Former Alabama Basketball Player Is Denied Bail Following Capital Murder Charges – What are the factors a criminal court uses to determine bail?
Former Alabama Basketball player, Darius Miles, was denied bail following his arraignment on Capital Murder charges in Alabama. Miles, and another man, Michael Davis, were charged with capital murder following a January 15, 2023, shooting that led to the death of Jamea Jonae Harris. Davis is accused of shooting Harris while Miles has admitted to owning the weapon used in the alleged shooting.
Miles has no prior criminal history. While he did not allegedly fire the fatal shot, he allegedly admitted that he gave the gun to the shooter after another player, Brandon Miller, brought him the handgun at his request. Miller, an expected NBA lottery pick, was never charged in the case. This case brings with it an opportunity to explain bail and bail procedures in general. While our criminal defense represents persons charged with crimes in Pennsylvania and New Jersey, the bail procedures are very similar to Alabama with regards to the factors the Court will consider when determining bail.
Who is entitled to bail and how is bail determined?
Similar to Pennsylvania and New Jersey, in Alabama, a charged defendant is not entitled to bail when he or she is charged with capital murder. While the defendant isn’t entitled to bail, his or her criminal defense lawyer may seek it.
This is what happened in the Darius Miles case. A court may release a defendant on bail pending trial unless the court or magistrate determines that such a release will not reasonably assure the defendant’s appearance as required, or that the defendant’s being at large will pose a real and present danger to others or to the public at large. If such a determination is made, the court may impose the least onerous condition or conditions that will reasonably assure the defendant’s appearance or that will eliminate or minimize the risk of harm to others or to the public at large.
A court will use the following factors to determine if bail is appropriate:
- The age, background and family ties, relationships, and circumstances of the defendant.
- The defendant’s reputation, character, and health.
- The defendant’s prior criminal record, including prior releases on recognizance or on secured appearance bonds, and other pending cases.
- The identity of responsible members of the community who will vouch for the defendant’s reliability.
- Violence or lack of violence in the alleged commission of the offense.
- The nature of the offense charged, the apparent probability of conviction, and the likely sentence, insofar as these factors are relevant to the risk of nonappearance.
- The type of weapon used, e.g., knife, pistol, shotgun, sawed-off shotgun.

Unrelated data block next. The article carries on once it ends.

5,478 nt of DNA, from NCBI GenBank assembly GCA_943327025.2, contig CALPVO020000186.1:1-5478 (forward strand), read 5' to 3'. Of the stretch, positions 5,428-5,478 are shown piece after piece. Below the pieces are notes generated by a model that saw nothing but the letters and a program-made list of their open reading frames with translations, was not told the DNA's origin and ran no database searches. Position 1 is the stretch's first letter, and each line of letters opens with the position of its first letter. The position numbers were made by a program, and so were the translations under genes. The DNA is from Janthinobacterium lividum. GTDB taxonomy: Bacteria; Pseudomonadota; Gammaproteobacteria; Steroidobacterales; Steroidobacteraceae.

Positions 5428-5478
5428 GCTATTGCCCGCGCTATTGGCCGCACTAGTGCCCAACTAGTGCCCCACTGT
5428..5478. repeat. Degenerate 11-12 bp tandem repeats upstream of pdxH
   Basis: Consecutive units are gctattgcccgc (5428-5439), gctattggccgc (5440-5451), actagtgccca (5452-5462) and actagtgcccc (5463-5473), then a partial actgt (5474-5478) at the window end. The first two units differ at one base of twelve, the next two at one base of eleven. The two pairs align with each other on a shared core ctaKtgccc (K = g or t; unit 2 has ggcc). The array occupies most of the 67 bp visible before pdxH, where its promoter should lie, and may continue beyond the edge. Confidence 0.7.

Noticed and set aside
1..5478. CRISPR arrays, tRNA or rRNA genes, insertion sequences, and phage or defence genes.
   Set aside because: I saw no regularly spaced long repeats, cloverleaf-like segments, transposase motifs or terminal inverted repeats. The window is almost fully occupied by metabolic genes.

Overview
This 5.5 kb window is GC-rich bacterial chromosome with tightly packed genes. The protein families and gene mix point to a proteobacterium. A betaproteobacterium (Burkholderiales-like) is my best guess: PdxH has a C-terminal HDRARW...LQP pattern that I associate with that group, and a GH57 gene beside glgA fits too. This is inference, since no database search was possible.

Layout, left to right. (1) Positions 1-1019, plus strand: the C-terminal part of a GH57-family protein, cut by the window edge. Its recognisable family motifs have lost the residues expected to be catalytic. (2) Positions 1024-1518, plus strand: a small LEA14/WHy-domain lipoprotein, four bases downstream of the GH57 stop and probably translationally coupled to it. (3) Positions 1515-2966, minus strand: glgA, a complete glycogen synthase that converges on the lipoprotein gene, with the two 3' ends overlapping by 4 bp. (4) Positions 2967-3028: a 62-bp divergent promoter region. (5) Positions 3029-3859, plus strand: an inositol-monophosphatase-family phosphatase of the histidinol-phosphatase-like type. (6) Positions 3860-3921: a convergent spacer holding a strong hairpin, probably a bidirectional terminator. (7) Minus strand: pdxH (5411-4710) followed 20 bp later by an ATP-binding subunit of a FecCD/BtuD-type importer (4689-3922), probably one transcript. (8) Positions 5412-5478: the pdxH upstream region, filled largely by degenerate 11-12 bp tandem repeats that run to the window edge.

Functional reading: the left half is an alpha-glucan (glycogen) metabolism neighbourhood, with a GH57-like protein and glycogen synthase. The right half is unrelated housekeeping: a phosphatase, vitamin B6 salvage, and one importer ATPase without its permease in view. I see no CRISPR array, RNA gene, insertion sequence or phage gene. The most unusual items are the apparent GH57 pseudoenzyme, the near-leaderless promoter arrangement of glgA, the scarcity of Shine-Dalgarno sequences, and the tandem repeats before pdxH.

- Threats made against victims and/or witnesses.
- Residence of the defendant, including consideration of real property ownership, and length of residence in his or her place of domicile.
- In cases where the defendant is charged with a drug offense, evidence of selling or pusher activity should indicate a substantial increase in the amount of bond.
- Consideration of the defendant’s employment status and history, the location of the defendant’s employment, e.g., whether employed in the county where the alleged offense occurred, and the defendant’s financial condition.
- Any sentencing enhancement statutes related to the charged offense.
Why was Darius Miles denied bail if he has no criminal history and strong community contacts?
While Darius Miles has no prior criminal history and likely has strong contacts with community where the charges occurred, it was highly unlikely that the judge would have granted bail given that he faces a possible life sentence if convicted of these charges. It is important to keep in mind that bail arguments and not trial arguments! Mr. Miles maintains a presumption of innocence and despite the charges, the State will have to prove him guilty beyond a reasonable doubt to obtain a conviction here. While a preliminary hearing judge held the case for trial and a grand jury indicted him on these charges, the burden of proof at these proceedings (Prima Facie – More probable than not) is much lower than the criminal trial standard (guilt beyond a reasonable doubt)
If you’re arrested for a crime, bail is very important part of the criminal process if bail is set high or you are not given any bail, you will have to remain in custody until the matter goes trial. It may take over a year to make it to a jury trial in most jurisdictions. While bail does not mean that you will be acquitted at trial, it put you in a much stronger position from defense standpoint. If you have questions regarding the bail process in Pennsylvania or New Jersey, please contact our criminal defense lawyers.
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